The photovoltaic effect arises because at the domain walls the polarization direction of the bismuth ferrite changes, which leads to steps in the electrostatic potential. Through annealing treatments of the substrate upon which bismuth ferrite is grown, the material's rhombohedral crystals can be induced to form domain walls that change the direction of electric field polarization by either 71, 109 or 180 degrees. Seidel and his collaborators measured the photovoltages created by the 71 and 109 degree domain walls.

"The 71 degree domain walls showed unidirectional in-plane polarization alignment and produced an aligned series of potential voltage steps," Seidel says. "Although the potential step at the 109 degree domain was higher than the 71 degree domain, it showed two variants of the in-plane polarization which ran in opposite directions."

Seidel and his colleagues were also able to use a 200 volt electric pulse to either reverse the polarity of the photovoltaic effect or turn it off altogether. Such controllability of the photovoltaic effect has never been reported in conventional photovoltaic systems, and it paves the way for new applications in nano-optics and nano-electronics.

"While we have not yet demonstrated these possible new applications and devices, we believe that our research will stimulate concepts and thoughts that are based on this new direction for the photovoltaic effect," Seidel says.


Story Source:

The above story is based on materials provided by DOE/Lawrence Berkeley National Laboratory. Note: Materials may be edited for content and length.


Journal Reference:

  1. Yang et al. Above-bandgap voltages from ferroelectric photovoltaic devices. Nature Nanotechnology, 2010; 5 (2): 143 DOI: 10.1038/nnano.2009.451

Cite This Page:

DOE/Lawrence Berkeley National Laboratory. "New path to solar energy via solid-state photovoltaics." ScienceDaily. ScienceDaily, 1 April 2010. <www.sciencedaily.com/releases/2010/03/100331091147.htm>.
DOE/Lawrence Berkeley National Laboratory. (2010, April 1). New path to solar energy via solid-state photovoltaics. ScienceDaily. Retrieved July 25, 2014 from www.sciencedaily.com/releases/2010/03/100331091147.htm
DOE/Lawrence Berkeley National Laboratory. "New path to solar energy via solid-state photovoltaics." ScienceDaily. www.sciencedaily.com/releases/2010/03/100331091147.htm (accessed July 25, 2014).

Share This




More Earth & Climate News

Friday, July 25, 2014

Featured Research

from universities, journals, and other organizations


Featured Videos

from AP, Reuters, AFP, and other news services

Goma Cheese Brings Whiff of New Hope to DRC

Goma Cheese Brings Whiff of New Hope to DRC

Reuters - Business Video Online (July 24, 2014) The eastern region of the Democratic Republic of Congo, mainly known for conflict and instability, is an unlikely place for the production of fine cheese. But a farm in the village of Masisi, in North Kivu is slowly transforming perceptions of the area. Known simply as Goma cheese, the Congolese version of Dutch gouda has gained popularity through out the region. Ciara Sutton reports. Video provided by Reuters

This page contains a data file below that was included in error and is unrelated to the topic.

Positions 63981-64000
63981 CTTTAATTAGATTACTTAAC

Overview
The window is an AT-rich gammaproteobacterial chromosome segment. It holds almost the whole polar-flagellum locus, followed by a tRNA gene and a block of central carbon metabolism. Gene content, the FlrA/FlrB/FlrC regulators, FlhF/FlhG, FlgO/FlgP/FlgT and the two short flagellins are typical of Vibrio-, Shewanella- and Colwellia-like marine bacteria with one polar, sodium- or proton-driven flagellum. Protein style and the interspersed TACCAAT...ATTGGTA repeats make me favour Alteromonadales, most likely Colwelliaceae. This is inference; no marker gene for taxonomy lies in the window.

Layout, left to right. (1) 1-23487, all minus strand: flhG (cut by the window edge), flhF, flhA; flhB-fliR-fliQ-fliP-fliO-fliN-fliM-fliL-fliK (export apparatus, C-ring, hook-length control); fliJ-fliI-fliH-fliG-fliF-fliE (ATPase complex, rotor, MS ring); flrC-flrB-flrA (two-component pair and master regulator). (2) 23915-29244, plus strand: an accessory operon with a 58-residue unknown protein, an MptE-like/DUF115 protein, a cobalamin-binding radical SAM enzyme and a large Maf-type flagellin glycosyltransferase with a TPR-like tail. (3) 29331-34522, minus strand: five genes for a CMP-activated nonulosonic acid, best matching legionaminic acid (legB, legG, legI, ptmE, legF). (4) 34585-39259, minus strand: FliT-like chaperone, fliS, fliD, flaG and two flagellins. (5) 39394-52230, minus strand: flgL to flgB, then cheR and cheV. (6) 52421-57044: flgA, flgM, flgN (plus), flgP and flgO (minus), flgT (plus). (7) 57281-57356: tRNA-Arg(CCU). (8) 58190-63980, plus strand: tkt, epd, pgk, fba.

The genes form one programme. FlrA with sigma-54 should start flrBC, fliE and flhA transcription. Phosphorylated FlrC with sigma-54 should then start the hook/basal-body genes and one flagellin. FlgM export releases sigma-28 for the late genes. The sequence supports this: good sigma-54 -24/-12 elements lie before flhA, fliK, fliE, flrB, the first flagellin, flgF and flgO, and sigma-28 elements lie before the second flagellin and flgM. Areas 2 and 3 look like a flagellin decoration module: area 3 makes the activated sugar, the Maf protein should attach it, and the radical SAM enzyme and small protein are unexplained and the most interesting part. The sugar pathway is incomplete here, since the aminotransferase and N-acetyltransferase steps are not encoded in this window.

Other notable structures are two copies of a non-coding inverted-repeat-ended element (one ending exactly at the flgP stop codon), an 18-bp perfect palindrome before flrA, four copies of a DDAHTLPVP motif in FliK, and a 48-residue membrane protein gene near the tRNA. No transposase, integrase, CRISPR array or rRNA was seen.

Powered by NewsLook.com
Bill Gates: Health, Agriculture Key to Africa's Development

Bill Gates: Health, Agriculture Key to Africa's Development

AFP (July 24, 2014) Health and agriculture development are key if African countries are to overcome poverty and grow, US software billionaire Bill Gates said Thursday, as he received an honourary degree in Ethiopia. Duration: 00:36 Video provided by AFP
Powered by NewsLook.com
Higgins Breaks Record at Mt. Washington

Higgins Breaks Record at Mt. Washington

Driving Sports (July 24, 2014) Subaru Rally Team USA drivers David Higgins and Travis Pastrana face off against a global contingent of racers at the annual Mt. Washington Hillclimb in New Hampshire. Includes exclusive in-car footage from Higgins' record attempt. Video provided by Driving Sports
Powered by NewsLook.com
Storm Kills Three, Injures 20 at Virginia Campground

Storm Kills Three, Injures 20 at Virginia Campground

Reuters - US Online Video (July 24, 2014) A likely tornado tears through an eastern Virginia campground, killing three and injuring at least 20. Linda So reports. Video provided by Reuters
Powered by NewsLook.com

Search ScienceDaily

Number of stories in archives: 140,361

Find with keyword(s):
Enter a keyword or phrase to search ScienceDaily for related topics and research stories.

Save/Print:
Share:

Breaking News:
from the past week

In Other News

... from NewsDaily.com

Science News

    Health News

      Environment News

        Technology News



          Save/Print:
          Share:

          Free Subscriptions


          Get the latest science news with ScienceDaily's free email newsletters, updated daily and weekly. Or view hourly updated newsfeeds in your RSS reader:

          Get Social & Mobile


          Keep up to date with the latest news from ScienceDaily via social networks and mobile apps:

          Have Feedback?


          Tell us what you think of ScienceDaily -- we welcome both positive and negative comments. Have any problems using the site? Questions?
          Mobile: iPhone Android Web
          Follow: Facebook Twitter Google+
          Subscribe: RSS Feeds Email Newsletters
          Latest Headlines Health & Medicine Mind & Brain Space & Time Matter & Energy Computers & Math Plants & Animals Earth & Climate Fossils & Ruins